>                        return null;
>                    }
>                }, new AccessControlContext(new ProtectionDomain[] {pd}));
>            }
>        }
>    }
>
> This check is done with the protection domain of the initial class
> under verification ('Tricky' in our case) which is from the unnamed
> module and doesn't have the rights to access the unexported classes
> from java.base. Therefor the check fails the second time. Here's the
> corresponding VM stack trace:
>
> j
> java.lang.ClassLoader.checkPackageAccess(Ljava/lang/Class;Ljava/security/ProtectionDomain;)V+106
> java.base@9-internal
> v  ~StubRoutines::call_stub
> V  [libjvm.so+0xc6c75d]  JavaCalls::call_helper(JavaValue*,
> methodHandle const&, JavaCallArguments*, Thread*)+0x6a5
> V  [libjvm.so+0x1055bab]  os::os_exception_wrapper(void
> (*)(JavaValue*, methodHandle const&, JavaCallArguments*, Thread*),
> JavaValue*, methodHandle const&, JavaCallArguments*, Thread*)+0x41
> V  [libjvm.so+0xc6c0a2]  JavaCalls::call(JavaValue*, methodHandle
> const&, JavaCallArguments*, Thread*)+0xaa
> V  [libjvm.so+0xc6b6a9]  JavaCalls::call_special(JavaValue*,
> KlassHandle, Symbol*, Symbol*, JavaCallArguments*, Thread*)+0x173
> V  [libjvm.so+0xc6ba04]  JavaCalls::call_special(JavaValue*, Handle,
> KlassHandle, Symbol*, Symbol*, Handle, Handle, Thread*)+0xf6
> V  [libjvm.so+0x11fdcb0]
> SystemDictionary::validate_protection_domain(instanceKlassHandle,
> Handle, Handle, Thread*)+0x22e
> V  [libjvm.so+0x11ff40a]
> SystemDictionary::resolve_instance_class_or_null(Symbol*, Handle,
> Handle, Thread*)+0xf2a
> V  [libjvm.so+0x11fd298]  SystemDictionary::resolve_or_null(Symbol*,
> Handle, Handle, Thread*)+0x262
> V  [libjvm.so+0x11fcca3]  SystemDictionary::resolve_or_fail(Symbol*,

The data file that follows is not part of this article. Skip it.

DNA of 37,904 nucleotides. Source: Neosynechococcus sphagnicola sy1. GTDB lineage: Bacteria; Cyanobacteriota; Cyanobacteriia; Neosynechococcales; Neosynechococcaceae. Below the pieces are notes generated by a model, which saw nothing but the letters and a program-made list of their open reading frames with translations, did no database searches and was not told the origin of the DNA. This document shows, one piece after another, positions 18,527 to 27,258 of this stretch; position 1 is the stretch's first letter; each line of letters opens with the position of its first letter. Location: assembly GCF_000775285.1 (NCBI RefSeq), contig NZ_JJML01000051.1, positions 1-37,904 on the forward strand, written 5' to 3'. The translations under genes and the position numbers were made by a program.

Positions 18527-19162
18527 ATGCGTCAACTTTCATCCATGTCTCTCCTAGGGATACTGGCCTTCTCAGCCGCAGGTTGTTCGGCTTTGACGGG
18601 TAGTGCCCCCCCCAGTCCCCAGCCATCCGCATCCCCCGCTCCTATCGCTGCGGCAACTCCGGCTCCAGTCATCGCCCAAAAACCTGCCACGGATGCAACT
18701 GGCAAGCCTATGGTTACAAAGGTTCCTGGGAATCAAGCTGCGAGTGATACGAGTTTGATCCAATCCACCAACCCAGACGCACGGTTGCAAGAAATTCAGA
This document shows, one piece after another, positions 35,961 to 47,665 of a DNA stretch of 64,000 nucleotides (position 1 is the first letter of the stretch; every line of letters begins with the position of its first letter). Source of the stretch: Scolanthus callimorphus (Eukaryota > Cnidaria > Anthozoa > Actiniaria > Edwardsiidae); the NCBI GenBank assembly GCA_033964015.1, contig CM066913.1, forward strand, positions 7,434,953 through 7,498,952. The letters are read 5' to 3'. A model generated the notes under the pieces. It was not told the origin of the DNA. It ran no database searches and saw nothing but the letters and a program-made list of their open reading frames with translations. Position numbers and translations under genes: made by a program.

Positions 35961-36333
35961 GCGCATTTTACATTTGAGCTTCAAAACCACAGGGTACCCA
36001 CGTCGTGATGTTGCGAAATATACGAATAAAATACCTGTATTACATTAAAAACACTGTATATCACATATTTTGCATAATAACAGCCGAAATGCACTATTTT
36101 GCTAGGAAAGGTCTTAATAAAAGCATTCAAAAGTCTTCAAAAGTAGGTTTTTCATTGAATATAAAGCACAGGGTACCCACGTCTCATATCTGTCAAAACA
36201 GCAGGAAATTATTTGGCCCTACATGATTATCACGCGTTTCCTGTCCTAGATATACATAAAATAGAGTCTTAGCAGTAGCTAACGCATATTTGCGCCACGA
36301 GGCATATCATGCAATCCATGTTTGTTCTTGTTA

> Handle, Handle, bool, Thread*)+0x45
> V  [libjvm.so+0x1286586]
> VerificationType::resolve_and_check_assignability(instanceKlassHandle,
> Symbol*, Symbol*, bool, bool, bool, Thread*)+0x258
> V  [libjvm.so+0x128682e]
> VerificationType::is_reference_assignable_from(VerificationType
> const&, ClassVerifier*, bool, Thread*) const+0x212
> V  [libjvm.so+0x118fa55]
> VerificationType::is_assignable_from(VerificationType const&,
> ClassVerifier*, bool, Thread*) const+0x191
> V  [libjvm.so+0x129a98f]  StackMapFrame::pop_stack(VerificationType,
> Thread*)+0x81
> V  [libjvm.so+0x12978f3]
> ClassVerifier::verify_invoke_instructions(RawBytecodeStream*, unsigned
> int, StackMapFrame*, bool, bool*, VerificationType, constantPoolHandle
> const&, StackMapTable*, Thread*)+0x1249
> V  [libjvm.so+0x129096b]  ClassVerifier::verify_method(methodHandle
> const&, Thread*)+0x6b71
> V  [libjvm.so+0x1289d1a]  ClassVerifier::verify_class(Thread*)+0x12a
> V  [libjvm.so+0x1287c9e]  Verifier::verify(instanceKlassHandle,
> Verifier::Mode, bool, Thread*)+0x2c0
> V  [libjvm.so+0xc2b9b0]
> InstanceKlass::verify_code(instanceKlassHandle, bool, Thread*)+0x7c
> V  [libjvm.so+0xc2c228]
> InstanceKlass::link_class_impl(instanceKlassHandle, bool,
> Thread*)+0x55e
> V  [libjvm.so+0xc2bb3d]  InstanceKlass::link_class(Thread*)+0xdf
> V  [libjvm.so+0xcf5f80]  get_class_declared_methods_helper(JNIEnv_*,
> _jclass*, unsigned char, bool, Klass*, Thread*)+0x155
> V  [libjvm.so+0xcf6570]  JVM_GetClassDeclaredMethods+0x1d9
> j  java.lang.Class.getDeclaredMethods0(Z)[Ljava/lang/reflect/Method;+0
> java.base@9-internal
> j  java.lang.Class.privateGetDeclaredMethods(Z)[Ljava/lang/reflect/Method;+34
> java.base@9-internal
> j
> java.lang.Class.getMethodsRecursive(Ljava/lang/String;[Ljava/lang/Class;Z)Ljava/lang/PublicMethods$MethodList;+2
> java.base@9-internal
> j
> java.lang.Class.getMethod0(Ljava/lang/String;[Ljava/lang/Class;)Ljava/lang/reflect/Method;+14
> java.base@9-internal
> j
> java.lang.Class.getMethod(Ljava/lang/String;[Ljava/lang/Class;)Ljava/lang/reflect/Method;+26
> java.base@9-internal
> j  sun.launcher.LauncherHelper.validateMainClass(Ljava/lang/Class;)V+12
> java.base@9-internal
> j
> sun.launcher.LauncherHelper.checkAndLoadMain(ZILjava/lang/String;)Ljava/lang/Class;+54
> java.base@9-internal
>
> It is clear that the verifier sometimes has to load classes in order
> to accomplish its duty, even if these classes won't be used later on,
> at run-time.
>
> But the question remains if it is OK for an application to fail just
> because the verifier is unable to load classes required for
> verification because of security manager restrictions or if the
> verifier should run with higher privileges which allow such accesses?
>
> If the answer to this question is "Yes" (i.e. it's OK to fail), the
> consequence of running with a security manager will be that
> '--add-exports/--add-opens/--illegal-access=permit' may be not sharp
> enough knifes to achieve Java 8 backward compatibility. We may also